Feluda@50: exhibition on Ray’s creation wows visitors

Feluda Exhibition (April 30 to May 4) at the Bengal Art Gallery, ICCR, Kolkata to mark 50 years of Feluda, is a must-see exhibition not only for Ray aficionados but also for every individual who isn’t aware of myriad-minded Satyajit Ray.
Organised by the Society for the Preservation of Satyajit Ray Archives, the exhibition brings to the fore the man who’s the only director in the world who apart from film-making is an incredible writer and an outstanding illustrator. He was a bestselling writer of novels and short stories, and possibly the only Indian filmmaker who wrote prolifically on cinema.
As many as 108 exhibits (elegantly framed) are on display showing rare documents, drawings and illustrations of Ray. Photos from Ray’s famous ‘Kheror Khata‘ (doodles and rough illustrations of films and stories) are also on display at the exhibition.
The drafts and documents show Ray’s methodical modus operandi. “What strikes me particularly about Ray’s greatness is his practicality. He was such a practical person,” recalled Dhritiman Chaterji who participated in a talk at the Satyajit Ray auditorium on April 30, the day the exhibition was opened.

Satyajit Ray at his Bishop Lefroy Road home

The exhibition begins with a black-and-white photo of Ray deeply immersed in his work at his Bishop Lefroy Road home. The second exhibit named Author’s Note explains Ray’s keen interest in crime fiction. “I have been an avid reader of crime fiction for a long time. I read all the Sherlock Holmes stories while still at school…Although the Feluda stories were written for the largely teenaged readers of Sandesh, I found they were being read by their parents as well…the first Feluda story –a long short—appeared in 1965.” the Note says.
Ray’s Feluda novelettes which appeared in the autumn issues of the literary periodical, Desh occupy a pride of place among the novels and stories in Bengali.
A film buff comes to know from the documents that Ray had initially named Rajasthaney Feluda (Feluda in Rajasthan) which he later changed and named Sonar Kella (The Golden Fortress) in 1971.

Visitors see the first draft of Royal Bengal Rahasya (1974). Cover designs of all the 35 books in the Feluda series, including Sonar Kella (1971), Gangtokey Gondogol (1971), Kailashey Kelenkari (1974), Badshahi Angti (1966) and Robertsoner Rubi (1991), the last of the Feluda series were on display. All the cover designs show Ray’s ingenuity as an illustrator.
Visitors were thrilled to see the first draft of Kashidhamey Feluda (Feluda in Kashi) which Ray later changed and named Jaibaba Felunath (The Elephant God) (1975).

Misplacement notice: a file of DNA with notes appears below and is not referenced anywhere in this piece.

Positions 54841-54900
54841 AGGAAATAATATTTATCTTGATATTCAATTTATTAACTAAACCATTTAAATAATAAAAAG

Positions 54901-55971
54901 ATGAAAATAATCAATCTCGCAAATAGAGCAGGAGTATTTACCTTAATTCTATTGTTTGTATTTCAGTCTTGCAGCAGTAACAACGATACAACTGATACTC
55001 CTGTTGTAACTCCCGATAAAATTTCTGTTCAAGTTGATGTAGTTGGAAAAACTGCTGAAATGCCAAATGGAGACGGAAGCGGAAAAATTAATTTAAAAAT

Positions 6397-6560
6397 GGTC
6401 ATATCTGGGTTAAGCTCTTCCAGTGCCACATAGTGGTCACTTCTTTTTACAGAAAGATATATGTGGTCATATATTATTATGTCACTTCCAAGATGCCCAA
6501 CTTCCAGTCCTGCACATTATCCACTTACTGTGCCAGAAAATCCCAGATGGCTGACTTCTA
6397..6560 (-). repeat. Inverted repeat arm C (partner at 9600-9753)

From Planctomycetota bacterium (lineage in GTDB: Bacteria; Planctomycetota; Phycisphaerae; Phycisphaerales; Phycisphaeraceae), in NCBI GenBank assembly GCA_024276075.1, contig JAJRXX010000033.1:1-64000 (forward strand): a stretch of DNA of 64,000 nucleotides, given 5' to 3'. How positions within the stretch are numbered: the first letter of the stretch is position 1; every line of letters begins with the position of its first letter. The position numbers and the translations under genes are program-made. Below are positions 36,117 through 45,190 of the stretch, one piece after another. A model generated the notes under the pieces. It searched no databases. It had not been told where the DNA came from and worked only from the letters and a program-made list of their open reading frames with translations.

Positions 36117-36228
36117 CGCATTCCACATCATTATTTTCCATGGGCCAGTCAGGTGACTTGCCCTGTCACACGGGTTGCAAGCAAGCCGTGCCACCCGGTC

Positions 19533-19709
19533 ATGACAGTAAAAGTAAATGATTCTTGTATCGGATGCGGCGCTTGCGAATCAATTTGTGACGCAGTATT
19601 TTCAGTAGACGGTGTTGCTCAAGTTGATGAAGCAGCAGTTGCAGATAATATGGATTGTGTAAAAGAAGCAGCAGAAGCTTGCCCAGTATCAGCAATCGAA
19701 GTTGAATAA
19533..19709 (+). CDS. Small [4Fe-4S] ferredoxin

In Jotokando Kathmandutey, Ray made an error in the illustration (in pen and ink) for Desh. Jagdish, the henchman of Maganlal, was left-handed. The mistake was rectified when the book came out in 1982.
The book cover of Darjeeling Jomjomat (Murder in the Mountains) shows the trademark Ray whose use of pen and ink is incredible.
The Elaborate Rajsthan Shooting Schedule’ shows how methodical and meticulous Ray was. The documents show how immaculately Ray planned his work and how cerebral he was in the art and craft of film-making.
Recalling his father’s penchant for sketch and drawing, Sandip Ray says: “My father did some sketches in a drawing book after he came back from London in 1950 and illustrated a succession of pictures (in pen, brush and ink) for the sequences of the frames as they would come up in the film, Pather Panchali. He used to take them to the producers and explain the sequences. The producers he approached, however, had no interest, nor could they understand the whole process.”

Book cover of ‘Kailashey Kelenkari’ and Ray’s handwritten draft of the story

The Final sketch of Feluda’s drawing room’ (1973) is a tour de force that leaves visitors awestruck. The drawing in colour shows Ray’s command over the medium and his eye for details.
The Ray Society deserves kudos for putting together all these documents which lay scattered over the years. “The documents on display offer revealing insights into the evolution of my father’s thoughts on aspects of cinema as a visual art and his own craft of film-making. Putting together all these documents and artworks is really a tough task. I now realise it’s easy to make films than holding an exhibition of this kind,” Sandip Ray says with a smile.

Who’s Feluda: Prodosh Mitra, as Ray himself calls him, or Mittir as Lalmohan Babu calls him or ABCD, i.e. Asia’s Brightest Crime Detector, the title that Lalmohan Babu has given him, or Feluda, as Tapas or Topse calls him, is the most popular investigator in Bengali detective literature. He is a a six-foot tall guy. His body is shaped by a regular course of exercise and asanas. He has a remarkable capacity to adjust to any situation. This young man with his sharp intelligence has a special capacity for unravelling quibbles. He shows extraordinary prowess in the act of cracking a crime.

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